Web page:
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Winter Hair Care Guide

Hair freaking out once the temperatures drop? Achieve a balance with insight from a skincare expert. (You heard right.)

| December 14th, 2012
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If you’re silky smooth from head to toe, you can thank science for that. Both hair and skin are made of proteins and lipids (good fats), which help retain moisture. Of course, you need regular cleansing to remove the extra oil that leaves you greasy.

But as the bitter winter air creeps in, even the most hair-blessed of us get flyaways and static. Being weathered with age (and, weather!) sheds lipids in the hair, leaving you with rougher, lifeless locks. How to achieve the delicate balance? We asked Amy McMichael, M.D., chair of the Department of Dermatology at Wake Forest Baptist Medical Center in Winston-Salem, N.C., how to treat your hair this winter.

QUIZ: How Old Does Your Hair Look?

YB: Hair gets so dry in the winter. What gives?

AM: Heat styling, chemical straighteners and coloring agents all can strip the lipids and allow damage to the hair shaft. This is why it is important to use moisturizing shampoos and conditioners (try Pantene Daily Moisture Renewal) that are geared towards your hair type. For those with thin hair, too-heavy moisturizers will leave the hair limp and too greasy, while too-light moisturizing products will not help enough for thick damaged hair.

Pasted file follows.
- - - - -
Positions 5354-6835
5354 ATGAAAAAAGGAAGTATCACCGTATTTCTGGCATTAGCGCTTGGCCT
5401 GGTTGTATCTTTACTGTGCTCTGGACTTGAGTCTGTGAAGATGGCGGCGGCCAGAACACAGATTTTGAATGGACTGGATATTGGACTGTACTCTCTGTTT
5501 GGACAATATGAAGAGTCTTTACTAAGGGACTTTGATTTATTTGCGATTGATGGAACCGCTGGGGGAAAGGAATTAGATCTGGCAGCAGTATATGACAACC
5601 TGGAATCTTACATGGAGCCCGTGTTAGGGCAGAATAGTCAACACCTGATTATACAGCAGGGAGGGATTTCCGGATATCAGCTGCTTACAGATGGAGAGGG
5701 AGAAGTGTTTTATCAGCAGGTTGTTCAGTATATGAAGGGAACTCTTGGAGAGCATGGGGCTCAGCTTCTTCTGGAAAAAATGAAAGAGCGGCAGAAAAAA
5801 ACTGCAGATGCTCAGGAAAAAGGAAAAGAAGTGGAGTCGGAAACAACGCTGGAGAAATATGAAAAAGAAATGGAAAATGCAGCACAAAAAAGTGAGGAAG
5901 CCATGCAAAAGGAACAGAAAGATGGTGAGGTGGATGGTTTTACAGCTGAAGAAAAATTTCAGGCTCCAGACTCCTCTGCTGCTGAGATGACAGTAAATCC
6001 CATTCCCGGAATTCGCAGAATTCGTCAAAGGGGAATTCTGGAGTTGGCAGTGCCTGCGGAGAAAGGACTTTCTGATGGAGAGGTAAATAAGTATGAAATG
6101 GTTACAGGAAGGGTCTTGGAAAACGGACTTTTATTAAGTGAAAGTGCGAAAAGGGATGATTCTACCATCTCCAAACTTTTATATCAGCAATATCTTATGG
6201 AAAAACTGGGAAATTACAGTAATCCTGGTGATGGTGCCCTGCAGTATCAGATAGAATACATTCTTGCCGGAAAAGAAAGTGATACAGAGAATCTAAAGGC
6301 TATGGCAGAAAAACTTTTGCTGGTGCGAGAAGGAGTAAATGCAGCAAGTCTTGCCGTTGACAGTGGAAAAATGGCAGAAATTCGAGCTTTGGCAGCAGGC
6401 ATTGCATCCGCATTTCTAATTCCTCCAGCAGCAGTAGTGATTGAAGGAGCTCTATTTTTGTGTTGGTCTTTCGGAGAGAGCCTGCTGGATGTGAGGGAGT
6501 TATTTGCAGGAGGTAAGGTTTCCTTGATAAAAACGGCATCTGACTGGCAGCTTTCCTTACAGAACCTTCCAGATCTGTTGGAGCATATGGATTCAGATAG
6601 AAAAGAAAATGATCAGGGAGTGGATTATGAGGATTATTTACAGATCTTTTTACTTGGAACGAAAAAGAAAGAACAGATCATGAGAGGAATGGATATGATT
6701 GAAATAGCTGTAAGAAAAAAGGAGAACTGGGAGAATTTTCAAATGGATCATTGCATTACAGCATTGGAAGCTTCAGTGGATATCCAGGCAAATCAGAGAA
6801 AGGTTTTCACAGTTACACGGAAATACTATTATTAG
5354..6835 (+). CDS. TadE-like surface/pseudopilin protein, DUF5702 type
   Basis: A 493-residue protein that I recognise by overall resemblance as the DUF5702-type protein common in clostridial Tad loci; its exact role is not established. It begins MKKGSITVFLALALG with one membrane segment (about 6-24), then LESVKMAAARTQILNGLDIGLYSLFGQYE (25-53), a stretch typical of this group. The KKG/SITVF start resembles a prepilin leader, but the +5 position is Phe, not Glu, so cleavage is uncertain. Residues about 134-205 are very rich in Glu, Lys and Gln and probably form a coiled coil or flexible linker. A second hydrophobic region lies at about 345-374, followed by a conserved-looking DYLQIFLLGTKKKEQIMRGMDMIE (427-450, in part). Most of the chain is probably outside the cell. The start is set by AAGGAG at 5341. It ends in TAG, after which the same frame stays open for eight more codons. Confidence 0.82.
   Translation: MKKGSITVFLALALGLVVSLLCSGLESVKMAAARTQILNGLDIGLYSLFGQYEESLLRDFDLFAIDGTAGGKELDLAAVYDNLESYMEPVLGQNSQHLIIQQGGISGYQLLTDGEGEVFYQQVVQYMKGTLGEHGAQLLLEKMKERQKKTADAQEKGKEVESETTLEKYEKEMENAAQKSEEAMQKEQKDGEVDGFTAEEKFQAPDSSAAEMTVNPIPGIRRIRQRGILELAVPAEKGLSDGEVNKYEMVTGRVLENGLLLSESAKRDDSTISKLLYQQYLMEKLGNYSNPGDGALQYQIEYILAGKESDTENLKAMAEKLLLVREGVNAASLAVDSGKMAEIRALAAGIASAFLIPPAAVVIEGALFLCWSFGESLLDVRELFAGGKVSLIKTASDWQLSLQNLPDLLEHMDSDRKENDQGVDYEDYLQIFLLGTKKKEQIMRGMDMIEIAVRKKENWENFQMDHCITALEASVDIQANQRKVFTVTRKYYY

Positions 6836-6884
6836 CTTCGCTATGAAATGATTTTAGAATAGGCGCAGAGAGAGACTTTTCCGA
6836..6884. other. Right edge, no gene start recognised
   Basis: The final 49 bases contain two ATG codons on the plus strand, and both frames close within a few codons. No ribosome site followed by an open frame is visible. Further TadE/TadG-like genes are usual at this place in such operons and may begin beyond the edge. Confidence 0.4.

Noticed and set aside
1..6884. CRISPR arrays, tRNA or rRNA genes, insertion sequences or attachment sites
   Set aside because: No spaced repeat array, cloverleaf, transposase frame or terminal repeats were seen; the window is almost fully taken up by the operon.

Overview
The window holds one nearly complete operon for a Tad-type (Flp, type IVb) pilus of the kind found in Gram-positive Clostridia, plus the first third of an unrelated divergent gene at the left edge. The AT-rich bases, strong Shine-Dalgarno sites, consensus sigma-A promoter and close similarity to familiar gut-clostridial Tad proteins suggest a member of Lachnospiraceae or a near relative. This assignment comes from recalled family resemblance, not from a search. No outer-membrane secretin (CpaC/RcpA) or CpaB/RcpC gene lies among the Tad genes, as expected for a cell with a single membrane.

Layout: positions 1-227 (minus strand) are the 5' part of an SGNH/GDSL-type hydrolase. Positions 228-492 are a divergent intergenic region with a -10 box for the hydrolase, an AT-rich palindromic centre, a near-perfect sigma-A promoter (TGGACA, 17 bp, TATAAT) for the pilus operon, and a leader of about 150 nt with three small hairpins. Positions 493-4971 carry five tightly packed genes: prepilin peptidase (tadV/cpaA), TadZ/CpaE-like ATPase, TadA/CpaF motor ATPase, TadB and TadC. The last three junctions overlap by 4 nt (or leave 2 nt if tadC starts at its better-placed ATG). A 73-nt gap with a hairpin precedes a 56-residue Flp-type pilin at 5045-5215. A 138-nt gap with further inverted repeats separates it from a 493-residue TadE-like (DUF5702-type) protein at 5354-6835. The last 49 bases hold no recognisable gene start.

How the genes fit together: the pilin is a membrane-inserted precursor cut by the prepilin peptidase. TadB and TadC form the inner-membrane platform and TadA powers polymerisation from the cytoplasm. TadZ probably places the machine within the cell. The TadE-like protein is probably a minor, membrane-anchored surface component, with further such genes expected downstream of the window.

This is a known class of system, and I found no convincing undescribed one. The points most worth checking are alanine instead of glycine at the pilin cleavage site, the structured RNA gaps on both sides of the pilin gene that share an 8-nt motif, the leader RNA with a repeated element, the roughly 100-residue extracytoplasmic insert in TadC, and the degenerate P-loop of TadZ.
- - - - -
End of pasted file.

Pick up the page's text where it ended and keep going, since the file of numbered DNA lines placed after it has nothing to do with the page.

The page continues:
YB: So how can we moisturize our hair without looking like a greaseball?

AM: Shampoo and conditioning products geared to hair type (thin, thick, color or chemical treated) will help. But often, this will not be enough to coat the hair for the all the days between washing. To help maintain a more moisturized hair shaft, daily leave-on products can be very helpful in the maintenance of smooth hair shafts, minimizing frizz, as well as minimizing the heavy weighed-down feeling that a wash-off conditioning product will cause if left on the hair.

Among other agents, products with dimethicone-coating agents work nicely to smooth the hair without leaving it greasy. However, a high concentration of dimethicone in products can cause a very oily hair shaft. (If it's high on the ingredient list, it's safe to assume there's more of it!)

MORE: Ingredients for Younger Hair

YB: Do hair and skin get oily at about the same rate?

AM: Hair and skin oiliness rates may be similar, but they must be cleansed in a different way. Those who have oily skin on the scalp usually have oily skin on the face. But we would never recommend cleansing the face just once weekly. Also, facial skin is much more sensitive than the scalp, so daily cleansing of the face must be accomplished with mild cleansers.

YB: So, how often you should wash your hair?

AM: There is no right frequency for hair washing. If your hair has a tendency to be oily, washing may need to be as frequent as daily. But this may change in the winter when humidity is low and hair washing can be more like every other day or less frequently.

What is important is to cleanse the scalp at least weekly in most cases. This will allow the scalp and hair to be cleansed of the dirt and sebum that attaches itself to the hair follicles through the week. For some women with very kinky or curly hair, hair washing frequency may be as low as every other week.

 

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